It may look light and fluffy, but shoveling snow can be risky for many people. The Consumer Product Safety Commission reports each year there are about 11,500 people in the United States treated in emergency rooms for injuries related to snow shoveling.
There’s also a risk of death by shoveling. Nationwide, snow shoveling is responsible for 100 deaths each year.
The American Heart Association says snow shoveling can actually put people at risk of a heart attack. After being sedentary for several months, and then moving heavy snow, can put a strain on your heart.
The cold weather also can increase heart rate and blood pressure, even in healthy people.
Here's what to remember when you head outside to shovel your driveway and sidewalks this winter:
Choose a snow shovel that's right for you
- Be sure your shovel has a curved handle which lets you keep your back straighter when shoveling.
- Shovel with an appropriate length handle. The length is correct when you can slightly bend your knees, flex your back 10 degrees or less, and hold the shovel comfortably in your hands at the start of the "shoveling stroke."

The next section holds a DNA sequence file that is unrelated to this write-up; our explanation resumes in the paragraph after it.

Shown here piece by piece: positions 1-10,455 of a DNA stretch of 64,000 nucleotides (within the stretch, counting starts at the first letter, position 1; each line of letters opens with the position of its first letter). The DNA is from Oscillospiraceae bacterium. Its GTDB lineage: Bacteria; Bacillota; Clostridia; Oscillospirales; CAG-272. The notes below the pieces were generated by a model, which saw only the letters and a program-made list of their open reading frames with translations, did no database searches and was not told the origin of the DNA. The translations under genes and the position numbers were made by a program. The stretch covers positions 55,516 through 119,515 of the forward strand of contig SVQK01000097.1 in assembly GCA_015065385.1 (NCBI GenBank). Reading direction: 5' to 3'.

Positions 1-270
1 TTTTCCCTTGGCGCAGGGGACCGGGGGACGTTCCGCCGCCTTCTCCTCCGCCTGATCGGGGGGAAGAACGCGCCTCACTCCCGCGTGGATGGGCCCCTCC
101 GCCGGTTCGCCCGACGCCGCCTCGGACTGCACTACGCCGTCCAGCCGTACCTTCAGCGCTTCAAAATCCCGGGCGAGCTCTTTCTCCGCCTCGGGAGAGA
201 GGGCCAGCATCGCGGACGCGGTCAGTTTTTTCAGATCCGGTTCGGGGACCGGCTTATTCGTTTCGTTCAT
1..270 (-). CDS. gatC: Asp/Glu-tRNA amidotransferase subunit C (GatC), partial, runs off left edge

- A plastic shovel blade will generally be lighter than a metal one, putting less strain on your spine.
- Sometimes a smaller blade is better. Even though a small blade can't shovel as much, you avoid trying to pick up a too heavy pile of snow.
Warm up first
Push the snow, don't lift it
Technique is important
If you lift the snow, lift it properly. Here are some tips from The American Academy of Orthopedic Surgeons:
- Squat with your legs apart, knees bent and back straight
- Lift with your legs
- Don't bend at the waist
- Scoop small amounts of snow into the shovel and walk to where you want to dump it. Holding a shovel of snow with your arms outreached puts too much weight on your spine.
- Remember to move your feet rather than twisting
Just because you traded in your snow shovel for a snow blower, doesn't mean you're off the hook from playing it safe. Here are a few reminders:
- If the blower jams, turn it off
- Keep your hands away from moving parts
- Be aware of possible carbon monoxide risks if your snow blower is in an enclosed space
- Never add fuel when it is running
- Never add fuel while the machine is inside
- Don’t leave the machine unattended when it’s running
And finally, if you feel pain at any time, stop shoveling or snow blowing.
As you're cleaning up after a snowstorm, remember the most important thing you can do is protect your health.